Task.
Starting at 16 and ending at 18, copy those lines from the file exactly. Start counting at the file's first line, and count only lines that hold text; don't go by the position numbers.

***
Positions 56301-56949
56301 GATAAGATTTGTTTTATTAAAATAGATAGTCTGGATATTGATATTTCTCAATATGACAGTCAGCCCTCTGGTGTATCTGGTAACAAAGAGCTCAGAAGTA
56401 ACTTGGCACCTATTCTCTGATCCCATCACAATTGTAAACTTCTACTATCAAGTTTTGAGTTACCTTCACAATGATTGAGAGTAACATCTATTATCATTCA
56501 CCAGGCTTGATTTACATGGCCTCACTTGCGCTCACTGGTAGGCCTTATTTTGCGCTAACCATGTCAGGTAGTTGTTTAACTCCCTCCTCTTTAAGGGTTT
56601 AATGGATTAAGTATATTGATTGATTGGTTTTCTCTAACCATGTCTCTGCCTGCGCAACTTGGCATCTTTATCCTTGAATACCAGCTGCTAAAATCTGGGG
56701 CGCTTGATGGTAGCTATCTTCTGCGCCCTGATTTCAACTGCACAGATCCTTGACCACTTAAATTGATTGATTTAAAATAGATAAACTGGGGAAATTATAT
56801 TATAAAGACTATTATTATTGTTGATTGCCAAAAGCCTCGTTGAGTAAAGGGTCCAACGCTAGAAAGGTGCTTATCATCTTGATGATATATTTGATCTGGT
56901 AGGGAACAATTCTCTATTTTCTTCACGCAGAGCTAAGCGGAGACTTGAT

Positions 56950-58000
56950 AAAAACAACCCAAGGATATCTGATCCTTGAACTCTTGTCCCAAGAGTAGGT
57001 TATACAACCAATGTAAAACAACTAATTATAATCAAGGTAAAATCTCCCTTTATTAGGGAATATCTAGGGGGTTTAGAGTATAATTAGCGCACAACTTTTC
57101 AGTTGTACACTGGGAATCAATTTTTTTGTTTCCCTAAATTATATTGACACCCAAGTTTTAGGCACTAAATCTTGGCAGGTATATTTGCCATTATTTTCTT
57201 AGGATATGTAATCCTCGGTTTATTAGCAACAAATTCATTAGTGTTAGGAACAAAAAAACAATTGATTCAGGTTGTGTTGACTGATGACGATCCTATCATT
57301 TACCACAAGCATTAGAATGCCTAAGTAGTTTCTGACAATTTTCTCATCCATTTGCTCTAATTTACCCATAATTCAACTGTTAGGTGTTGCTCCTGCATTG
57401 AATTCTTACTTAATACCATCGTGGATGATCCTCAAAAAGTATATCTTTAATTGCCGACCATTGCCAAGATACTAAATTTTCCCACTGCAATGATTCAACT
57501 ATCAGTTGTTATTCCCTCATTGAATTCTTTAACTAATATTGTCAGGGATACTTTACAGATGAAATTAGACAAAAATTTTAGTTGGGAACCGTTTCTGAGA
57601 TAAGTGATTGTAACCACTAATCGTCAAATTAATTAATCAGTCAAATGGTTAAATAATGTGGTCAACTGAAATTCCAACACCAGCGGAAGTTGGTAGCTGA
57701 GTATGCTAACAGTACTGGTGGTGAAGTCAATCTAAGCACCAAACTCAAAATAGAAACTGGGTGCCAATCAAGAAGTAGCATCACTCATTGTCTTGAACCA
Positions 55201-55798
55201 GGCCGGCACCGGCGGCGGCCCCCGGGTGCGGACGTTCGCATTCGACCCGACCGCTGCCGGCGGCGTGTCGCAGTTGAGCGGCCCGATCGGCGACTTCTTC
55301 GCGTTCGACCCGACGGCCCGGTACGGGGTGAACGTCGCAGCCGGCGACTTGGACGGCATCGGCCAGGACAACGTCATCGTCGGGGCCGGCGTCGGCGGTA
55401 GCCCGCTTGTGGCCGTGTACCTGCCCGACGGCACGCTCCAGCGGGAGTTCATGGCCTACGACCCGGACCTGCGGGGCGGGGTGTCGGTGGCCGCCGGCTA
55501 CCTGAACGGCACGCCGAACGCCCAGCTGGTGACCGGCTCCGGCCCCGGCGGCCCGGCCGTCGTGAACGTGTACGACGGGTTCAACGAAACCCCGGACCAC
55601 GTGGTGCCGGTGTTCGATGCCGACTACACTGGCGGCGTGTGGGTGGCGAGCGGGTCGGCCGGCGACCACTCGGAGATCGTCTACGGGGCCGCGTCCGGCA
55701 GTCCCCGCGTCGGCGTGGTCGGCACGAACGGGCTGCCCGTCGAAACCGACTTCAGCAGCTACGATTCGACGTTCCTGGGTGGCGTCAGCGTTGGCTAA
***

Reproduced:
57501 ATCAGTTGTTATTCCCTCATTGAATTCTTTAACTAATATTGTCAGGGATACTTTACAGATGAAATTAGACAAAAATTTTAGTTGGGAACCGTTTCTGAGA
57601 TAAGTGATTGTAACCACTAATCGTCAAATTAATTAATCAGTCAAATGGTTAAATAATGTGGTCAACTGAAATTCCAACACCAGCGGAAGTTGGTAGCTGA
57701 GTATGCTAACAGTACTGGTGGTGAAGTCAATCTAAGCACCAAACTCAAAATAGAAACTGGGTGCCAATCAAGAAGTAGCATCACTCATTGTCTTGAACCA